Other Highlights of Russia Off the Beaten Path
Irkutsk and Lake Baikal
One of the main stops on the Trans-Siberian Railway, Irkutsk is the highlight of Siberia and a fairly compact city with an impressive collection of historic churches, museums, and traditional wooden houses adorned with intricate hand-carved decorations. A scenic one hour drive from Irkutsk is the world famous Lake Baikal, the world’s biggest, oldest, and deepest freshwater lake.
Kazan, meaning “cooking pot” in Tatar, is a vibrant melting pot of European and Central Asian cultures who coexist together peacefully on the Volga River. Kazan’s major sights are the UNESCO-listed Kazan Kremlin, filled with gorgeous churches, watchtowers, and museums, Kul-Sharif Mosque, the largest mosque in Russia, and the lively pedestrian Bauman Street with its excellent range of bars, cafés, restaurants, and boutique stores.
The last stop on the Trans-Siberian railway, Vladivostok is situated in the Far East on the shores of the Pacific Ocean. Nicknamed the “San Francisco of Russia” for its scenic location and hilly landscape, Vladivostok is blossoming with modern architecture, thriving European-Asian dining scene, and endless entertainment opportunities. Places of interest include the lively Sportivnaya Harbor with its beautiful beach, promenade, amusement park, and dozens of street vendors. Ride the funicular to the Eagle’s Nest observation deck for fantastic views over the city and sea.
Top Activities and Experiences
Ballet and Opera Performance
Attend a ballet or opera performance in Moscow or St. Petersburg to understand Russia’s love for the performing arts. The legendary Bolshoi Theatre in Moscow is home to one of the leading ballet and opera companies in the world. The iconic Mariinsky Theatre in St. Petersburg is known for its grand architecture, opulent interiors, and legendary performances. Enjoy a classic like Tchaikovsky’s Sleeping Beauty, The Nutcracker, or Swan Lake.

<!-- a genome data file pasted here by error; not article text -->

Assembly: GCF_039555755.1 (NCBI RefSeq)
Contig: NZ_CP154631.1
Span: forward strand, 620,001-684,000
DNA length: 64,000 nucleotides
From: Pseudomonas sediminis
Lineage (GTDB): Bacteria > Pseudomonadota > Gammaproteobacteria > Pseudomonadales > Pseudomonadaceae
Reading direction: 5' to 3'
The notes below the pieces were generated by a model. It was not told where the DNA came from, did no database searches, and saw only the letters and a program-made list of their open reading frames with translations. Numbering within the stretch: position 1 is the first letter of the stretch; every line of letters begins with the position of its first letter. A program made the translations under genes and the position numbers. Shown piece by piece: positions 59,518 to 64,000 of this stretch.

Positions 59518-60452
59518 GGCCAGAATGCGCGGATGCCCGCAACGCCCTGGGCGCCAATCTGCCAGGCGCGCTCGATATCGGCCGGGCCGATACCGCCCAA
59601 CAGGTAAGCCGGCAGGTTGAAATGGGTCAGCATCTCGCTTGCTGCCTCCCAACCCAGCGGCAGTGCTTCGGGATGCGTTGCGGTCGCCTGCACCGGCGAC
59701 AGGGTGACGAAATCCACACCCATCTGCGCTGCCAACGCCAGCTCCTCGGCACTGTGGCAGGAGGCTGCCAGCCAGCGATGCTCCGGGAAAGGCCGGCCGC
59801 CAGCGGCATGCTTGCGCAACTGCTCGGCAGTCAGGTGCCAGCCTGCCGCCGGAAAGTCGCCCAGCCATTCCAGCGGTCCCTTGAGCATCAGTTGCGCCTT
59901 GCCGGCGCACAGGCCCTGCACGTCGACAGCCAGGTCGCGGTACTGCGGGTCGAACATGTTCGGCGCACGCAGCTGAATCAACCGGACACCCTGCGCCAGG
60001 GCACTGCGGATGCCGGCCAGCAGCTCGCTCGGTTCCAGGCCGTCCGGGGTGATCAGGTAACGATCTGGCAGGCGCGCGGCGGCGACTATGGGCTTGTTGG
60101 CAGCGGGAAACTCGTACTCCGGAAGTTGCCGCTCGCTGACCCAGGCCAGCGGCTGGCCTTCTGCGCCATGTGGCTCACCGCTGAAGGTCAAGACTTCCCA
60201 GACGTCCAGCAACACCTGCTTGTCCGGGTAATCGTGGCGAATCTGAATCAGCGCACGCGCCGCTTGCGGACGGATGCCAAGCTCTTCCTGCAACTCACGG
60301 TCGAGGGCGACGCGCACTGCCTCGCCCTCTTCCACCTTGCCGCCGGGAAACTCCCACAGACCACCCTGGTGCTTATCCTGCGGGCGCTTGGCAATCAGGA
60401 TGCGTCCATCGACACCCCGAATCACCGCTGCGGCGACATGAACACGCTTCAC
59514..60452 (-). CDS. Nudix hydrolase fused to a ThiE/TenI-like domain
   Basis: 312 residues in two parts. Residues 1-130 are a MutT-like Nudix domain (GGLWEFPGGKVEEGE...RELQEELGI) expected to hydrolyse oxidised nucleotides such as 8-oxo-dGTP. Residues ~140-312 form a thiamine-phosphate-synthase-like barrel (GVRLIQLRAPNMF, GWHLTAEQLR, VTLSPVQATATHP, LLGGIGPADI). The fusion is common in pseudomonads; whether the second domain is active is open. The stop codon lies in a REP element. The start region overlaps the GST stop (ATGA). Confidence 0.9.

The Trans-Siberian Railway
The Trans-Siberian Railway is one of the world’s great rail systems, connecting St. Petersburg in the west to Vladivostok in the east. Travellers can arrange to ride the rails between cities or opt to travel the entire distance from east to west. There are a variety of classes of seats and sleeper cars for passengers, so there are options to fit all manner of budgets.
Ride the Metro
Both Moscow and St. Petersburg have a very efficient metro system. The St. Petersburg metro first opened in 1955 and is one of the deepest in the world, running under the canal waterways. Each station showcases marble columns, sculptures, wall paintings, mosaic panels, or/and chandeliers. Some of the most beautiful stations are Avtovo, Kirovsky Zavod, Ploshchad Vosstaniya, and Admiralteyskaya. The Moscow metro has its own unforgettable charm. It opened in 1935 and quickly became one of the USSR’s grandest architectural projects, with each metro station a work of art telling a story about Russia’s past.